Per Sweden's and the UK's extradition treaties with the USA, they may not extradite to the USA someone accused of a political offence or fulfil an extradition request that is determined to be politically motivated. (Political offences are not defined.)

In the extradition hearing in February 2020 Assange will have an opportunity to advance arguments along such lines.


In such a case there could, in the , be a defense of selective prosecution. To establish this the defendant would need to show that others had actually committed the same offense in similar circumstances, but were not prosecuted, and that further the prosecutor had acted from arbitrary and impermissible motives in deciding which cases to prosecute.

Most of the invocations of the rule against selective prosecution have alleged racial bias on the part of the police and/or the prosecutors, and even so most of the claims of selective prosecution have failed.

However, evidence that accused with certain political views were prosecuted, while those with other, more favored views were not, when the offenses and circumstances were similar might amount to a defense of selective prosecution.

In "What About Selective Prosecution" from Fordham Law News a case of allegedly political selective prosecution is discussed, the case of Kathleen Kane, then Attorney General of Pennsylvania. There had been no court ruling on the claims of selective prosecution when the article was published.

The caselaw I have found all agrees that selective prosecution is a hard but not impossible defense to establish. The defendant at trial must provide clear evidence that others similarly situates are not prosecuted, and of an improper motive on the part of the prosecutor. This burden was sustained in Yick Wo v. Hopkins, 118 U. S. 356, 373 (1886) but such a defense was rejected in many other cases.

A relatively recent case in the US Supreme Court dealing with alleged selective prosecution was United States v. Armstrong, 517 U.S. 456 (1996) In that case it was alleged prosecutions for crack cocaine dealing along with firearms possession were brought almost solely against black defendants and not against those of other races. The defendants sought discovery of all cases dealing with such offense patterns brought by the US DoJ in the previous three years, along with the races of all such defendants, in an effort to demonstrate such a pattern of bias. The Court ruled that defendants must make at least some showing that there had been others similarly situated who were not prosecuted before they were entitled to such broad discovery.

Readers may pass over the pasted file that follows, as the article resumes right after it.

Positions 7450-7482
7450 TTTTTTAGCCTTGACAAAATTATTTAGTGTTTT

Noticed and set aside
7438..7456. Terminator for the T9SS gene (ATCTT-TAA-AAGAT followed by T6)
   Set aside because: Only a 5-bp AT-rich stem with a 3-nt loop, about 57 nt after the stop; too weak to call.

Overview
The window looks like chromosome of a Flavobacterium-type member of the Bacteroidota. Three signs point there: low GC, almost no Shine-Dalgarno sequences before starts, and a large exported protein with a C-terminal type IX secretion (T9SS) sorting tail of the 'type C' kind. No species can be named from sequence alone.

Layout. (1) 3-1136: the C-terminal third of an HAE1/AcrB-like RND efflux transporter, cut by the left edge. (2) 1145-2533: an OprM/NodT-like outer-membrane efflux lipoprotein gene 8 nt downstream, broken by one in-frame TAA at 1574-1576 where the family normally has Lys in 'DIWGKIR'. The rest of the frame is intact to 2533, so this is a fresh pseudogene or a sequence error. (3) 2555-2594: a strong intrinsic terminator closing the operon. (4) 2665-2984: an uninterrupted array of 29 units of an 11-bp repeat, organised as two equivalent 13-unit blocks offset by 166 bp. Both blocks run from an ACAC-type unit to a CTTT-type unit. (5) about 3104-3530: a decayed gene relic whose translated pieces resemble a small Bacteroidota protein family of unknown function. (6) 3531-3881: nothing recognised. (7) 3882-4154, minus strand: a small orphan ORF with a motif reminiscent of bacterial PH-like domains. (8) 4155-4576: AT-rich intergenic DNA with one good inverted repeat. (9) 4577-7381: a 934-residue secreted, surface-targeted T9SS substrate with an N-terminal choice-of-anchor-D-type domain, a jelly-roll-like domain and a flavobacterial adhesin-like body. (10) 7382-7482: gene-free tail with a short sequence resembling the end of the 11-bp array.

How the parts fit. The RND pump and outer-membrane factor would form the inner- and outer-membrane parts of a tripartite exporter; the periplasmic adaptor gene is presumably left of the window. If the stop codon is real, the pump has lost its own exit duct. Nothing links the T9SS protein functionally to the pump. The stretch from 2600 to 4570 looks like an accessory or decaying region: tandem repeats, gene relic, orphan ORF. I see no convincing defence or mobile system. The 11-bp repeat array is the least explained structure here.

In the opinion in Armstrong Chief Justice Rehnquist wrote:

Of course, a prosecutor's discretion is "subject to constitutional constraints." United States v. Batchelder, 442 U. S. 114, 125 (1979). One of these constraints, imposed by the equal protection component of the Due Process Clause of the Fifth Amendment, Bolling v. Sharpe, 347 U. S. 497, 500 (1954), is that the decision whether to prosecute may not be based on "an unjustifiable standard such as race, religion, or other arbitrary classification," Oyler v. Boles, 368 U. S. 448, 456 (1962). A defendant may demonstrate that the administration of a criminal law is "directed so exclusively against a particular class of persons ... with a mind so unequal and oppressive" that the system of prosecution amounts to "a practical denial" of equal protection of the law. Yick Wo v. Hopkins, 118 U. S. 356, 373 (1886).

In order to dispel the presumption that a prosecutor has not violated equal protection, a criminal defendant must present "clear evidence to the contrary." Chemical Foundation, supra, at 14-15. We explained in Wayte why courts are "properly hesitant to examine the decision whether to prosecute." 470 U. S., at 608. Judicial deference to the decisions of these executive officers rests in part on an assessment of the relative competence of prosecutors and courts. "Such factors as the strength of the case, the prosecution's general deterrence value, the Government's enforcement priorities, and the case's relationship to the Government's overall enforcement plan are not readily susceptible to the kind of analysis the courts are competent to undertake." Id., at 607. It also stems from a concern not to unnecessarily impair the performance of a core executive constitutional function. "Examining the basis of a prosecution delays the criminal proceeding, threatens to chill law enforcement by subjecting the prosecutor's motives and decisionmaking to outside inquiry, and may undermine prosecutorial effectiveness by revealing the Government's enforcement policy." Ibid.